Children love stories. Their imaginations are so wild and unfettered that they would enjoy listening to stories told to them orally. In almost all cases, too, children love to view pictures of the stories told to them. For this reason, almost all children’s books are illustrated, often with colored pictures, to assist their comprehension of the story. If you have written a story for children and you want to send it to a publisher, you will need to send the text of your story, as well as a mockup of your story. In this article, you will learn how to create a mockup for a children’s book.
- Story text. Prepare the full text of your story. Type or print it on bond paper with enough margins. Most publishers will require you to submit original manuscripts in double spacing. Make sure you inquire from the publisher about the format of the manuscript.
- Pages. Decide on how many pages you want your children’s book to have. Make sure that the total number of pages is a multiple of 4. Children usually don’t have long attention spans, so try to balance the length of the story and the number of pages. You will be including pictures and illustrations in your children’s book, and these will tend to increase children’s attention spans; yet, maintain a reasonable balance between the length of your story and the number of pages.
- Dummy book. Prepare a dummy book. If you want to have a 32-page story book, prepare sheets of bond paper (letter size paper will be okay). The number of sheets should be half the total number of pages. So, if you want 32 pages, prepare 16 sheets of bond paper. Bind one edge of the sheets by either stapling them or by gluing them. You will now have a dummy book containing blank pages.
- Content of dummy book. The top front of your dummy book is for the cover page. For your convenience, you can write page numbers at the corners of each page. Page 1, of course, is for the cover page. Leave pages 2 and 3 blank, as these are usually for the front matter for the book (i.e., copyright notices, forewords, introductions, table of contents, etc.). If you wish to have back matter (i.e., content at the end of the book, such as an index or a glossary), reserve several pages for that. The remaining unused pages will be for the story and its illustrations.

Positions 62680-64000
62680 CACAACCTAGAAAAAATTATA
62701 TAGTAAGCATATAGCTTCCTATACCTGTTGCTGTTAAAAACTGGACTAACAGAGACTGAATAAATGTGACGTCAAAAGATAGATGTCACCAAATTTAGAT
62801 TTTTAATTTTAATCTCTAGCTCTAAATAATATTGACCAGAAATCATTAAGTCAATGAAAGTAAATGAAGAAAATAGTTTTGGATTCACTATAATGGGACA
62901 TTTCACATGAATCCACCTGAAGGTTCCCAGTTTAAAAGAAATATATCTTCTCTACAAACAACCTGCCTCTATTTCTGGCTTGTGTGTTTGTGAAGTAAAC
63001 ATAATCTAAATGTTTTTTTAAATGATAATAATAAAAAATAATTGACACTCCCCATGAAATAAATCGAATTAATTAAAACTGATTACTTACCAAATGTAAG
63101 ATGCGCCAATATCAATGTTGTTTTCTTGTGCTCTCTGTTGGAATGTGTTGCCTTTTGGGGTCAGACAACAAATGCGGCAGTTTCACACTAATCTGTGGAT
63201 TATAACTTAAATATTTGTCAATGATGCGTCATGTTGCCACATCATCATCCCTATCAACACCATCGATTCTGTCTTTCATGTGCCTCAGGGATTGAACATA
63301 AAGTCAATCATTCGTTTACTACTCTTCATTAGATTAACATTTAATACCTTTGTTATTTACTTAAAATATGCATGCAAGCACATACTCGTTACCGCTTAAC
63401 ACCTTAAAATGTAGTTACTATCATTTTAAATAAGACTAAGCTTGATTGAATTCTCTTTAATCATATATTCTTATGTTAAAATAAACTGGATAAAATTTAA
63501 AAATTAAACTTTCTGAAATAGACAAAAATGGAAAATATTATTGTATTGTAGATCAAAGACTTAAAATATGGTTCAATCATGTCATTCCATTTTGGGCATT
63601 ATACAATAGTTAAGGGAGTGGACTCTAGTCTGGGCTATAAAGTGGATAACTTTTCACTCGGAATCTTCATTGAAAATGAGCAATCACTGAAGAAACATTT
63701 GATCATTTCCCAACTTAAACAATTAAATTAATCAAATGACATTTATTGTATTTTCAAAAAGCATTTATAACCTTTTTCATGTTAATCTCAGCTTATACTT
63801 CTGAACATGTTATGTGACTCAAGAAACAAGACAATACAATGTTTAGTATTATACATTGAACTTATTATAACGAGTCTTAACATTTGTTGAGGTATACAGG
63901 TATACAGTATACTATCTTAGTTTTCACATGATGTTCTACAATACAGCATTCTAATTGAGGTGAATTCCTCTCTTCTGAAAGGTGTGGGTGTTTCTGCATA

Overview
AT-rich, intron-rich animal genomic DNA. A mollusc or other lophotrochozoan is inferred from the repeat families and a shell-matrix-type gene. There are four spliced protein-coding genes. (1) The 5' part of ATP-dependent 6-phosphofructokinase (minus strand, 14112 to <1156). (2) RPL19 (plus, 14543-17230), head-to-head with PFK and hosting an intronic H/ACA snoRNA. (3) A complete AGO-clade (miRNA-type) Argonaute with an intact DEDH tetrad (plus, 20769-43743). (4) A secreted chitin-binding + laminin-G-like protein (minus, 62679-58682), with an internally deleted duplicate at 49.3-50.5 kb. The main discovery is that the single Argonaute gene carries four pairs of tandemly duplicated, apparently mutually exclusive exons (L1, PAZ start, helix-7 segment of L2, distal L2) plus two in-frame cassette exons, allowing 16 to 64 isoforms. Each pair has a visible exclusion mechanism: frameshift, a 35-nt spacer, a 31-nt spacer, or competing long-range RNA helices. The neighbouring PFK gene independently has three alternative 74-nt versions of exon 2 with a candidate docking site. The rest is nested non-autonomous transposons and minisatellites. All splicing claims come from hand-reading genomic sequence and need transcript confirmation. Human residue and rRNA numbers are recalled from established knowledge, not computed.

- Cut and paste. Print out a copy of your story’s text. Use a font size that is easy to read and large enough for children to be able to read easily. Cut out the lines and arrange them in sequence across the remaining pages of your dummy book. Be careful when you break up long sentences into several pages; make sure that the division will not sacrifice comprehension. While arranging your story text, you will also have the opportunity to detect some weak areas in the story itself or in the division of the story text.
Once your mockup is ready and to your liking, you can send it along with your typed or printed manuscript to your publisher.